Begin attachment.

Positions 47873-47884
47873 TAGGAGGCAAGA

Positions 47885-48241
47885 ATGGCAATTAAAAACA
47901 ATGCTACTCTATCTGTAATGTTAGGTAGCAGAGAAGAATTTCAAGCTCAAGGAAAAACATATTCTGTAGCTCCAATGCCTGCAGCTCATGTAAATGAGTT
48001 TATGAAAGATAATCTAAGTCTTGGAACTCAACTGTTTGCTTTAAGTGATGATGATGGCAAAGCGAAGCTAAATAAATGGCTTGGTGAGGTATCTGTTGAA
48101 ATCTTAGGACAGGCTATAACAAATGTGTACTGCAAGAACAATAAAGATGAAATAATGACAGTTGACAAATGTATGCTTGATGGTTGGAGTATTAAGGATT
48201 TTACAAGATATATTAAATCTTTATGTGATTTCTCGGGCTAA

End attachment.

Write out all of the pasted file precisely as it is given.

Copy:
Positions 47873-47884
47873 TAGGAGGCAAGA

Positions 47885-48241
47885 ATGGCAATTAAAAACA
47901 ATGCTACTCTATCTGTAATGTTAGGTAGCAGAGAAGAATTTCAAGCTCAAGGAAAAACATATTCTGTAGCTCCAATGCCTGCAGCTCATGTAAATGAGTT
48001 TATGAAAGATAATCTAAGTCTTGGAACTCAACTGTTTGCTTTAAGTGATGATGATGGCAAAGCGAAGCTAAATAAATGGCTTGGTGAGGTATCTGTTGAA
48101 ATCTTAGGACAGGCTATAACAAATGTGTACTGCAAGAACAATAAAGATGAAATAATGACAGTTGACAAATGTATGCTTGATGGTTGGAGTATTAAGGATT
48201 TTACAAGATATATTAAATCTTTATGTGATTTCTCGGGCTAA